Best of luck

Lots of Love,

Aunt Juniper* xx


*On this occasion, Aunt Juniper was Helen Charlesworth.

Helen is a child-minder with 20 years experience and 2 teenagers of her own.




‘I have a similar problem with my 6yr old – the only thing that has helped at all is setting a timer to run on our phones so it becomes a ‘race’ with herself – this seems to create the focus required!’

‘Build on their natural competitiveness. My son has to get his coat and shoes on before Mummy.’

‘I have exactly the same with my 4-year-old. We tend to have a lot of competitions!!!’

‘I use games/ books- e.g a page of her favourite story for each item of clothing/ a verse of a song/ a turn in a game. It works well with my daughter but she’s only 2 and 8 months.’

‘More direct simple instructions may help ann like ‘shoes please!’, rather than a ‘can you please put your shoes on because etc.’ as he will have lost attention . Also don’t expect too much as all children are different. Two of mine could dress themselves at 2 but one just wouldn’t so I often just grabbed him and put his shoes and clothes on at the last minute. He’s 7 now and he’s doing it all himself, but I was doing it for years!’

‘Sometimes, I find bribery with a sweet the only way.’

‘I have the same problem sometimes with my soon to be 3year old. ….. the race game seems to work but only sometimes. ….. if I lose my temper that makes my son worse so keeping calm is the key but as busy mums this is often not the case – at least you’re not alone we all seem to be going through it.’

‘I find the ‘let’s hurry because’ is more effective than directing instructions at them. It does get easier.’

‘Another idea is a visual timetable (once a speech therapist always a speech therapist!!) with Velcro’d picture/ photo steps of what needs doing to get out the house and a star or sticker once completed then perhaps a reward at the end of a week…’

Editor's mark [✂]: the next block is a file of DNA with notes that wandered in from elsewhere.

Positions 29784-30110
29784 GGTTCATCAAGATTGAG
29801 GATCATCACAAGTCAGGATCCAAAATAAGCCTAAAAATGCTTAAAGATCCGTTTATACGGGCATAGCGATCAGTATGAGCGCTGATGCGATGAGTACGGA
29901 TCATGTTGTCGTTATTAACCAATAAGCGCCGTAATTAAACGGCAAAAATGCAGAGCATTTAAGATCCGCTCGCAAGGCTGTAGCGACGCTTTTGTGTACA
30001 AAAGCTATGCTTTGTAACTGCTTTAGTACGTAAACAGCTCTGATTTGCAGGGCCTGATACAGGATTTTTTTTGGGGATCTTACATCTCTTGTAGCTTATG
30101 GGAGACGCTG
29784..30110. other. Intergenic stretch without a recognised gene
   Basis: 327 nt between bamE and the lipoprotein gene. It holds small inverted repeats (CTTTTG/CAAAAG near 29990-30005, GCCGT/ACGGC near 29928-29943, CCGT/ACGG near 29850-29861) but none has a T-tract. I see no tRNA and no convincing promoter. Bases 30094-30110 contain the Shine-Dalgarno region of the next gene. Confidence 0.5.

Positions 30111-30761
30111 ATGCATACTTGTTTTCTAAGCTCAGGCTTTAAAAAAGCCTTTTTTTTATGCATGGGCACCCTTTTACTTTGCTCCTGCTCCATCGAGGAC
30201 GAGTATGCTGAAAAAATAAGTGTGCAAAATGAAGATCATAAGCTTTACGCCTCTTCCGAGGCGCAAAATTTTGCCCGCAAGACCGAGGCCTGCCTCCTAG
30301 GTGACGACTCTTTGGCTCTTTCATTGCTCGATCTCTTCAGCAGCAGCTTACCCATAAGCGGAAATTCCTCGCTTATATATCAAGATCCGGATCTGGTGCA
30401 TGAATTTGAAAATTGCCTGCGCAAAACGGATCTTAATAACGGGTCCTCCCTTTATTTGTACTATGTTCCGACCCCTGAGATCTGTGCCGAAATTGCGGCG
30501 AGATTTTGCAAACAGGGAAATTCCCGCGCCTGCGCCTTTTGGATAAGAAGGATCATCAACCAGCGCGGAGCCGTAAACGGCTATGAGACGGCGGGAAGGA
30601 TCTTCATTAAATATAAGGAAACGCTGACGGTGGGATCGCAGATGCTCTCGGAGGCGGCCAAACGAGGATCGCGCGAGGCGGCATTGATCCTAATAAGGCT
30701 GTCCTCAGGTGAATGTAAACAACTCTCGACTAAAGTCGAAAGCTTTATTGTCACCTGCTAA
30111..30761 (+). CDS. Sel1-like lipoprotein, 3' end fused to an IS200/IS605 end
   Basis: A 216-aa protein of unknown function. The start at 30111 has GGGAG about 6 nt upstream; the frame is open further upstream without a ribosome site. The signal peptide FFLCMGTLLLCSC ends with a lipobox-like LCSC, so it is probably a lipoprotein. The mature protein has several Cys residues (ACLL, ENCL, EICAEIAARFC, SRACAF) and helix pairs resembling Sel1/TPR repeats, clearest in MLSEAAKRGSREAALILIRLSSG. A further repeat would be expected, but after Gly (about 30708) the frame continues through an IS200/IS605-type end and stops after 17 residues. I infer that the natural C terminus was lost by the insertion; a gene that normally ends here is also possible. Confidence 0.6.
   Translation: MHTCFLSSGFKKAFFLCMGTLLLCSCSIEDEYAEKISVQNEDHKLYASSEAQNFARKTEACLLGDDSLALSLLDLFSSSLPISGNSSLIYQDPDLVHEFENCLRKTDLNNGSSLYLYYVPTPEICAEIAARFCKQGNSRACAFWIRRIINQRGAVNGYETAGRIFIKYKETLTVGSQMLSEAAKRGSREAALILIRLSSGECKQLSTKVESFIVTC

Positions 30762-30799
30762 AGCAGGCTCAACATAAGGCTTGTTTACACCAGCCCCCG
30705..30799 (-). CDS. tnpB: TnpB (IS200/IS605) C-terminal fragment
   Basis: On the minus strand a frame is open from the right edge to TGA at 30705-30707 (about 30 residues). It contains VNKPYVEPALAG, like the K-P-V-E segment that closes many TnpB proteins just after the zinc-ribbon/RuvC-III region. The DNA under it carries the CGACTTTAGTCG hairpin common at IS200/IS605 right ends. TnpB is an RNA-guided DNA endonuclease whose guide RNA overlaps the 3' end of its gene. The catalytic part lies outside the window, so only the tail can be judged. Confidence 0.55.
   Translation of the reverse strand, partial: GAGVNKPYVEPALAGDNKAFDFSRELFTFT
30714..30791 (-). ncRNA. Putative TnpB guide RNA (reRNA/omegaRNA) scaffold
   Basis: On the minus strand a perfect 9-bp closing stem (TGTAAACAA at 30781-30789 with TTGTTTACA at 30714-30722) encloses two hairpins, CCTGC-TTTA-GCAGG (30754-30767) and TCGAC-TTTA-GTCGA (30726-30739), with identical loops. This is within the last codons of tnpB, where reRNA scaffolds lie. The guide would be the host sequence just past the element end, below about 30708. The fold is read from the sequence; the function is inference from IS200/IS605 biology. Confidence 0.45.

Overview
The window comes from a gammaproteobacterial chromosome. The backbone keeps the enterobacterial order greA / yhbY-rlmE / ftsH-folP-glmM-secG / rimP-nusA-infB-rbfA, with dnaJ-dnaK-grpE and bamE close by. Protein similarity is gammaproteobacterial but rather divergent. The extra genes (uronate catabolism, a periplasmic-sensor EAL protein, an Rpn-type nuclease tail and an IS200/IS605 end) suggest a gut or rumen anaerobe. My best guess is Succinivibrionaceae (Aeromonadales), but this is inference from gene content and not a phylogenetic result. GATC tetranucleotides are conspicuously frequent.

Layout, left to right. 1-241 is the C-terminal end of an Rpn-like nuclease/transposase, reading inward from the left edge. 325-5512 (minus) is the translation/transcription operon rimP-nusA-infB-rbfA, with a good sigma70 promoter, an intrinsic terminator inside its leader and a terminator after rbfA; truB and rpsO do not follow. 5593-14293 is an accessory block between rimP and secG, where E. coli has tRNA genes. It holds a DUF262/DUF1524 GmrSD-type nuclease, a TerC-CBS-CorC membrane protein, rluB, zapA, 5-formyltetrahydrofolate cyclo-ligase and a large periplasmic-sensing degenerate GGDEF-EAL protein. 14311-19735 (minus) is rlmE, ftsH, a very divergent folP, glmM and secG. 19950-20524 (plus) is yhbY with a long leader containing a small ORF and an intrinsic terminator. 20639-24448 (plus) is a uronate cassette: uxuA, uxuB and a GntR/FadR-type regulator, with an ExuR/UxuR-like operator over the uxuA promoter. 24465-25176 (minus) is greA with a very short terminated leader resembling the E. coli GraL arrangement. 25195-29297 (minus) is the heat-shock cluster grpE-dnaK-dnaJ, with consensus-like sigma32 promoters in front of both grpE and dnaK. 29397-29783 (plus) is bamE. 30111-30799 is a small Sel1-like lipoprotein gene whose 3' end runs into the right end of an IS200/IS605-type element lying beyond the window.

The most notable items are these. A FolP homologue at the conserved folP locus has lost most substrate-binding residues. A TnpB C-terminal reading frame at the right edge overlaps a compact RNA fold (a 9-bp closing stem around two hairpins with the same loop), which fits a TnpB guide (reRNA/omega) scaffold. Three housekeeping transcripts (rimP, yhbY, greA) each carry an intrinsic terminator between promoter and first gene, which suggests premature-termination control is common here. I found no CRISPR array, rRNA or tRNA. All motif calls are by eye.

‘My 4.5 yo responds well to races, too. Also lots of talking about what is going to happen so he can turn it over in his head! I.e. “after mummy brushes her teeth and gets (his sister) ready we’ll put down your toys and get dressed”. I’m also considering a reward chart as he responds well to those.’

‘Plan what he wants to wear the night before make it a game by laying out the clothing as if it’s a boy on the floor add a head of a favourite toy. They will find it hilarious and will be willing to wear the outfit.’

‘We have a ‘trail’ of clothes & shoes which have to be found & put on… I usually put clues on post it notes of the next hidden item. It takes about 5 minutes to set up but is quicker in the long run….Good luck!!’


Note: These are suggestions from members of Mummy’s Gin Fund based on experience and should not be treated as official advice. Any action taken is at your own risk. Always seek professional advice if you have any questions or concerns about any aspect of your life.

Always consult NHS 111, your GP, health visitor or A&E for professional medical advice.



Founder of MGF, Helen is a mum of four who spends way too much time on the interweb and not enough time in bed. She loves wearing her dressing gown, car boot sales and watching TV programmes featuring food. Her specialist subjects include 'how to overfill your car boot' and 'how to avoid dusting'. Follow her at Twitter: @Ginfund, Facebook: @MGFund, Instagram: @mummysginfund and online: